Charles Williams is my favorite Inkling.
That statement is sure to raise many legitimate questions. “What the hell is an Inkling?” springs to mind. “Who is Charles Williams?” is also a reasonable response. “Why is Charles Williams your favorite Inkling?” is probably the most pertinent question in terms of what I’m going to be doing on UnexploredHorizons for the next few months, but I’ll address each question in turn, then get to the point of this post.
The Inklings were sort of an ad-hoc literary group made of up people who worked in and around the University of Oxford in England. They met from 1933 to 1949 and among the regular members was a guy named C.S. Lewis and another guy named J.R.R. Tolkien. I hear both of them managed to build something of a reputation for themselves in certain niche fiction markets, but I don’t want to speak out of turn.
I grew up reading Lewis and Tolkien, of course. And when I was in high school I was dimly aware that they were members of a reading group called the Inklings. But it wasn’t until I had my first real, honest-to-God job as a technical writer that I was introduced to another member of the Inklings named Charles Williams.
Charles Williams was a contemporary of both Lewis and Tolkien, and a sometime mentor to Lewis. His fiction was never as popular as either, and his style of writing was perhaps a bit old fashioned even for the 30s and 40s, but his books blew my mind.
My two favorites are Descent into Hell and All Hallows Eve. In Descent into Hell, remnants of the destroyed city of Gomorrah invade a quiet English countryside village. In All Hallow’s Eve a young woman is killed during the London Blitz, and her ghost stumbles upon a plot to control the world through a powerful and insidious cult practicing black magic. He wrote seven books in all, which he described as “Supernatural Thrillers” but what would today likely be called “Urban Fantasy.”
He can be a difficult read, but he’s one of my favorite authors. Definitely in the Top Five.
So back when I finished loading the final chapters and podcasts of Pay Me, Bug! on to my web site, I had to decide what I was going to do next. PMB! ends October 21, and something was going to have to take its place. So I looked at the rest of the stuff I had, in various stages of completion, and I saw two possibilities:
- Northlander, a semi-traditional blend of fantasy and horror, but not exactly
- The Points Between, a modern fantasy set in the South, that was written as a tribute to Charles Williams
I was going to go with Northlander because of the two it was the most complete and would probably be an easier “sell” for potential readers–it’s a pretty good story and the world it’s in is interesting. The Points Between has been difficult to write, and has the disadvantage of not actually being finished. Both were strong arguments in Northlander’s favor, and my initial plan was to post Northlander, finish The Points Between, and then post The Points Between.
… and then I realized that September 20 is Charles Williams’ birthday.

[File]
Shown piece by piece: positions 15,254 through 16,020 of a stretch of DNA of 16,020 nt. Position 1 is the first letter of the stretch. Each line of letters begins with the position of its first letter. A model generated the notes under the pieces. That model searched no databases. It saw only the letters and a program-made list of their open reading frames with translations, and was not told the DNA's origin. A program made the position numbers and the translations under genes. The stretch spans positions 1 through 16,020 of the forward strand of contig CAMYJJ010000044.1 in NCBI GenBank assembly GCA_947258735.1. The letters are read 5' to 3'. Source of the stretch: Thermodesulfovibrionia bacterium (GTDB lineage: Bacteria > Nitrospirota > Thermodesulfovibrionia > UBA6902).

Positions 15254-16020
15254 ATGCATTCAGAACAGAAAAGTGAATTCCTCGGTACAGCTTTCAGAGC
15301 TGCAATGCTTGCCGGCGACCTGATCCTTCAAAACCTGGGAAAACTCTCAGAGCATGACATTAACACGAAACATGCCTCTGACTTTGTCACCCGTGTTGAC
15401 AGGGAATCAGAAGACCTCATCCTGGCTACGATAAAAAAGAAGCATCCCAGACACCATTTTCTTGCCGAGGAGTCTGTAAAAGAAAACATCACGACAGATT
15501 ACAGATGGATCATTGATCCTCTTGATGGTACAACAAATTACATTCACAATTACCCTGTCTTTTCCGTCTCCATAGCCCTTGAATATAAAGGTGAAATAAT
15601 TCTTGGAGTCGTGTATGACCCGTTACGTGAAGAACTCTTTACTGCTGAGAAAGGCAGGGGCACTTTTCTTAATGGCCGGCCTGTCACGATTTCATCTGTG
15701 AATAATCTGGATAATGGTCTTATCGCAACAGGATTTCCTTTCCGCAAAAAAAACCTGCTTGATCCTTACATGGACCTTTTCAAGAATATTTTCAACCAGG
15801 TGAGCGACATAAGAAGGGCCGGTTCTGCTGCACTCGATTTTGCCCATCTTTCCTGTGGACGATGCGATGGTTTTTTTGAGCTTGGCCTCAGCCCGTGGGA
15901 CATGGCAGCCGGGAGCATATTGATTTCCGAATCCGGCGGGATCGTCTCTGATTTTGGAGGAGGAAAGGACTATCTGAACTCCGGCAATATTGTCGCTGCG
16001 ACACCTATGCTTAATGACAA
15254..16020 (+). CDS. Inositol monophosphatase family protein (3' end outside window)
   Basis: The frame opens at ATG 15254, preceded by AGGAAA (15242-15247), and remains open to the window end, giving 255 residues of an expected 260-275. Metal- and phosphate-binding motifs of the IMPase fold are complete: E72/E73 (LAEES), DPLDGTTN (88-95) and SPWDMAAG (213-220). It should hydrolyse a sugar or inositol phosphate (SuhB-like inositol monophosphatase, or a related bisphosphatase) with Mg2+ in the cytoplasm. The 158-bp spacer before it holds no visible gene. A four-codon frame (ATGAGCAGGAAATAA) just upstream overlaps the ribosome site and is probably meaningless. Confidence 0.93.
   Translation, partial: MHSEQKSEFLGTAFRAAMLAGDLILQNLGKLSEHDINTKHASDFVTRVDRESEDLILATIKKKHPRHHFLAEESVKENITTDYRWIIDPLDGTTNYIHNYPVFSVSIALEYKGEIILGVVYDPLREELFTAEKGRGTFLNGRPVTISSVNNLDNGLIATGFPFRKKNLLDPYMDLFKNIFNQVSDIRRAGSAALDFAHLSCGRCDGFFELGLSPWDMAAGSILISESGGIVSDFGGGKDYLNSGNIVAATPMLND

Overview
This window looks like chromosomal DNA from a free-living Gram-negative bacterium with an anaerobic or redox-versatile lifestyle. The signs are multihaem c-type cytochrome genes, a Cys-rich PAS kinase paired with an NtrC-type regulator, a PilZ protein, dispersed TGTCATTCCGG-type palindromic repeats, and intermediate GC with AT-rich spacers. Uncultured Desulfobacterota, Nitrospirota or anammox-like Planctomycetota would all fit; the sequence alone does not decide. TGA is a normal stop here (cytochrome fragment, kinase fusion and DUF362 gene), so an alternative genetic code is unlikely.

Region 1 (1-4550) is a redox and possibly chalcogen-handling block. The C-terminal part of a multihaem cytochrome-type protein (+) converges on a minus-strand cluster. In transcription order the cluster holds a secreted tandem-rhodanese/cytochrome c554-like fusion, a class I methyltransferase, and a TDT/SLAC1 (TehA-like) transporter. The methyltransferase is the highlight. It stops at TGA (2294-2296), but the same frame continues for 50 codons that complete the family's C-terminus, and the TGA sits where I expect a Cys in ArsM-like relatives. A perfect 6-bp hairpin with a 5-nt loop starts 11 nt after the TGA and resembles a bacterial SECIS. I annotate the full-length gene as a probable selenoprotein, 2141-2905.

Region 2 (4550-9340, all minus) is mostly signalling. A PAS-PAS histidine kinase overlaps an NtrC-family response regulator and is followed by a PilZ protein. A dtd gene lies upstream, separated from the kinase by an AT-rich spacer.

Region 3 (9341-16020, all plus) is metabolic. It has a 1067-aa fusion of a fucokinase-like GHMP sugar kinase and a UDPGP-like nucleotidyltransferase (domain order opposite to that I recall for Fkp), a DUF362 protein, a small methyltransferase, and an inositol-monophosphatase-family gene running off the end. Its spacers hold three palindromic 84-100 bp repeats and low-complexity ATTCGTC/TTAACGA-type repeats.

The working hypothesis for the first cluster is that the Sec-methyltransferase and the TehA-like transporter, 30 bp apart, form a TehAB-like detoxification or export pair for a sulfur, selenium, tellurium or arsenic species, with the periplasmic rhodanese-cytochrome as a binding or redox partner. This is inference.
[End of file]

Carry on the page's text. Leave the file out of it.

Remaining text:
I hate making realizations like that, because it immediately inspires me to do things that are both ambitious and stupid.
“How great would it be,” I thought, “if I published the first chapter of The Points Between, a story that was inspired by Charles Williams, on his actual birthday?”
“Well,” I thought back, “it would be pretty great. Really, astoundingly great. Amazingly great.”
And then I thought “IT WOULD BE BEAUTIFUL.”
The phrase “it would be beautiful” is a pretty dangerous one for me. When I hear those words come out of my mouth it’s as if I’ve double-dog-dared myself to do something, and I’m compelled to do it, regardless of the consequences.1
So here I am, trying to get you all interested in my writing, trying to build up some sort of reputation as a guy who can really deliver on telling good stories, trying to draw you all in to this new venture of mine… and I’m suddenly obsessing over trying to serialize a story that is an homage to one of my all-time favorite-yet-obscure authors with a story that isn’t actually finished.
It’s not exactly what you would call “a good example of long-term strategic thinking.”
It would, on the other hand, be BEAUTIFUL.
So it’s settled. Next week, on Tuesday, September 20 — Charles Williams’ birthday — I will publish Chapter One of The Points Between, a modern fantasy set in a fictional town in the Commonwealth of Virginia. The prologue to the story is already up and as the months progress you can watch me struggle with a story and a style that I find confoundedly difficult to write. It may in fact prove to be a train wreck of monumental proportions, something akin to the publishing of The Eye of Argon. Crowds of giggling con-goers may turn it into a game where they try to read as much of each chapter as possible without breaking into fits of delerious laughter. The ghost of Charles Williams may visit me in the middle of the night to say “honestly chap, I suppose I should be flattered, but I’d be much obliged if you’d cut it out, just stop, please, FOR THE LOVE OF GOD.”
Or I might manage to pull it off.
Either way it should be interesting.2
- For example I have managed to get in trouble with my wife at least twice when I was in the store trying to buy her a gift that would be deep and meaningful, and instead I found something that made me say “that’s beautiful.” I’m lucky she still talks to me.
- By “interesting” I mean “by mid-February I fully expect to hate my life.”